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Geometric constraint solving
 Computing in Euclidean Geometry
, 1995
"... We survey the current state of the art in geometric constraint solving. Both 2D and 3D constraint solving is considered, and different approaches are characterized. ..."
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We survey the current state of the art in geometric constraint solving. Both 2D and 3D constraint solving is considered, and different approaches are characterized.
As We May Print: New Directions in Output Devices and Computational Crafts for Children
 In Proceedings of Interaction Design and Children 2003
, 2003
"... In recent years, educational technologists and designers have begun to explore a variety of ways in which physical and computational media can be integrated—for instance, through the design of “intelligent toys ” for children. This paper describes our ongoing efforts at exploring a different sort of ..."
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Cited by 6 (1 self)
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In recent years, educational technologists and designers have begun to explore a variety of ways in which physical and computational media can be integrated—for instance, through the design of “intelligent toys ” for children. This paper describes our ongoing efforts at exploring a different sort of physicalcomputational integration, focusing on children’s design activities, output devices, and the notion of “printing out ” more generally. We describe several representative systems under development in our group; each of these systems highlights particular possibilities for exploring and experimenting with output devices for children’s crafts. We also present a set of design heuristics—useful techniques for those educational designers interested in expanding the range and expressiveness of craft activities for children.
Reconfigurations of polygonal structures
, 2005
"... This thesis contains new results on the subject of polygonal structure reconfiguration. Specifically, the types of structures considered here are polygons, polygonal chains, triangulations, and polyhedral surfaces. A sequence of vertices (points), successively joined by straight edges, is a polygona ..."
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This thesis contains new results on the subject of polygonal structure reconfiguration. Specifically, the types of structures considered here are polygons, polygonal chains, triangulations, and polyhedral surfaces. A sequence of vertices (points), successively joined by straight edges, is a polygonal chain. If the sequence is cyclic, then the object is a polygon. A planar triangulation is a set of vertices with a maximal number of noncrossing straight edges joining them. A polyhedral surface is a threedimensional structure consisting of flat polygonal faces that are joined by common edges. For each of these structures there exist several methods of reconfiguration. Any such method must provide a welldefined way of transforming one instance of a structure to any other. Several types of reconfigurations are reviewed in the introduction, which is followed by new results. We begin with efficient algorithms for comparing monotone chains. Next, we prove that flat chains with unitlength edges and angles within a wide range always admit reconfigurations, under the dihedral model of motion. In this model, angles and edge lengths are preserved. For the universal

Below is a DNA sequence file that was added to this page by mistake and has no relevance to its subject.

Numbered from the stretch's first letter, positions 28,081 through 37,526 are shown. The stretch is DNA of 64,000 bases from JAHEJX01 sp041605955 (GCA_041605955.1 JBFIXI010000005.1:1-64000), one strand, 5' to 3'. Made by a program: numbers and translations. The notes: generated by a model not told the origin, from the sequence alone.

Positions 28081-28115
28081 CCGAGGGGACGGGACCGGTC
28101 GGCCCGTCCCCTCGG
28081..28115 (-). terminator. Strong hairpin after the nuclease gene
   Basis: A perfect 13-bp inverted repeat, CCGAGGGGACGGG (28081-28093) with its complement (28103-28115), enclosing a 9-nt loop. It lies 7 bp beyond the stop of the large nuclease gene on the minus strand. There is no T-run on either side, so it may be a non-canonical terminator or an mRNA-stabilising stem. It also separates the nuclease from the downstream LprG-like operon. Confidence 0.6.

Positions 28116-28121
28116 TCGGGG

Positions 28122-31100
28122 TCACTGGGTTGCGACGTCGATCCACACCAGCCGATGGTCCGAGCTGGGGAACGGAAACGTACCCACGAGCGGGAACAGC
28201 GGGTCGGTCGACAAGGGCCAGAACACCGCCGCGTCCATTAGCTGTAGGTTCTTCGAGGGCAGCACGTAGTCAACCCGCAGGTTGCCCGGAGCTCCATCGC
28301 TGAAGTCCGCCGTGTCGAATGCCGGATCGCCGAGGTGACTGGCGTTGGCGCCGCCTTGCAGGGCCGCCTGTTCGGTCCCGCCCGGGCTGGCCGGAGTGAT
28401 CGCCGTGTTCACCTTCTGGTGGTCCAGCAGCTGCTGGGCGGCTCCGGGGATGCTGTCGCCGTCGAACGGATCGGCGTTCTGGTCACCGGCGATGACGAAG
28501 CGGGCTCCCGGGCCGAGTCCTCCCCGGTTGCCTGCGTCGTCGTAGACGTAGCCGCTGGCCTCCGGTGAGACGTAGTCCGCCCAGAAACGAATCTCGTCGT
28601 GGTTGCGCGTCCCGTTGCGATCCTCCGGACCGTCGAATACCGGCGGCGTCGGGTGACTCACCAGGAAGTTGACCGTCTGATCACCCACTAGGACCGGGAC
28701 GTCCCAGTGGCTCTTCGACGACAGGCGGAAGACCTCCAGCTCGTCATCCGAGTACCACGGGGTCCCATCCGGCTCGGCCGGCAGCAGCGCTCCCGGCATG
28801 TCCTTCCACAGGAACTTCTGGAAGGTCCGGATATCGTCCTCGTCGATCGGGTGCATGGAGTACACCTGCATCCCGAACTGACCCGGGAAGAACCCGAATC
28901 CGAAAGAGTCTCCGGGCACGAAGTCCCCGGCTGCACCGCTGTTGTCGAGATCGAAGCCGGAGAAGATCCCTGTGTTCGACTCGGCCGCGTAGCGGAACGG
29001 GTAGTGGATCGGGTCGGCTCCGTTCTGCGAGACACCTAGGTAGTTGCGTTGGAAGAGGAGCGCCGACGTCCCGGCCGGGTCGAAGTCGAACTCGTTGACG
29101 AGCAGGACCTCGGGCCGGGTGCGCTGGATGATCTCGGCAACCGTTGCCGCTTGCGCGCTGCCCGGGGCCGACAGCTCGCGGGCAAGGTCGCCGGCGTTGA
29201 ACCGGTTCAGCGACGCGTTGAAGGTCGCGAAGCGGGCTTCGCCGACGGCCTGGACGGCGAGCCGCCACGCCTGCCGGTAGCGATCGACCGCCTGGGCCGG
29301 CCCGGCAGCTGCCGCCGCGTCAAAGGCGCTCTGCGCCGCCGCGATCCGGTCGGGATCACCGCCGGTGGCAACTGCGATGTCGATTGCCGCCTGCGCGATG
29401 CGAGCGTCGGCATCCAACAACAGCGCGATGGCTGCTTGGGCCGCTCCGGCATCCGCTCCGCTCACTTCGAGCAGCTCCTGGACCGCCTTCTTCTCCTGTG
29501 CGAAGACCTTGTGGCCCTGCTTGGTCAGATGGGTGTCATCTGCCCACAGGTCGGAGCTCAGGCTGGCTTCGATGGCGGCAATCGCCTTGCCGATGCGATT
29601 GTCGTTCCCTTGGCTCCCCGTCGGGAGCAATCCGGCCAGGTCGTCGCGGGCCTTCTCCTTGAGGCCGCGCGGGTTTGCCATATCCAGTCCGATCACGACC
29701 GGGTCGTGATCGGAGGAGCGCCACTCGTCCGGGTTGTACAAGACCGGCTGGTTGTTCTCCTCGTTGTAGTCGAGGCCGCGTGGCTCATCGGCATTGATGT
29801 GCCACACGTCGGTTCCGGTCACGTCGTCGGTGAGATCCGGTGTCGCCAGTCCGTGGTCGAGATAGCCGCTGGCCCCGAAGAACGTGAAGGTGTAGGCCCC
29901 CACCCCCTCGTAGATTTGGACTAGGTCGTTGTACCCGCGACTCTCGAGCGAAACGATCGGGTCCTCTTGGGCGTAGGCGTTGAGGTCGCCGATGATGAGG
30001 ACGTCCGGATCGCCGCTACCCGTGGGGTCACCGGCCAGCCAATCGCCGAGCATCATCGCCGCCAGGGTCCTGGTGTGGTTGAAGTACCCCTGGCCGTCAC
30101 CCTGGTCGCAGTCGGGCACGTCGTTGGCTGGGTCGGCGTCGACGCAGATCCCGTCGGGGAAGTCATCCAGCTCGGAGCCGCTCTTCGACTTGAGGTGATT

Output Devices, Computation, and the Future of Mathematical Crafts
 International Journal of Computers in Mathematical Learning
, 2002
"... As I write this sentence, I am glancing over at the color printer sitting beside my screen. In the popular jargon of the computer industry, that printer is called a "peripheral"—which, upon reflection, is a rather odd way to describe it. What, precisely, is it peripheral to? If the ..."
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Cited by 5 (2 self)
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As I write this sentence, I am glancing over at the color printer sitting beside my screen. In the popular jargon of the computer industry, that printer is called a &quot;peripheral&quot;—which, upon reflection, is a rather odd way to describe it. What, precisely, is it peripheral to? If the ultimate
Shop Class for the Next Millennium: Education Through ComputerEnriched
, 1998
"... Abstract: In this paper we use our experiences with the HyperGami program as a springboard for a broader look at the future of computationallyenriched handicrafts. HyperGami is an educational application for the design and construction of mathematical models and sculptures in paper; as such, it ser ..."
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Abstract: In this paper we use our experiences with the HyperGami program as a springboard for a broader look at the future of computationallyenriched handicrafts. HyperGami is an educational application for the design and construction of mathematical models and sculptures in paper; as such, it serves as a source of examples and insights for the more general problem of how to integrate the “hightech ” features of computation with the “lowtech ” features of traditional craft materials in education. We begin by describing the HyperGami program, focusing on those features that were designed in response to problems encountered by papercrafters; we illustrate the program’s capabilities by presenting some of our own and our students ’ papercraft designs; and we describe our initial steps in implementing elements of HyperGami on the World Wide Web. In the closing sections of the paper, we explore the broader educational issues involved in integrating computation and handicrafts; and we conclude with a discussion of how physical objects could play a role in a future “educational object economy.”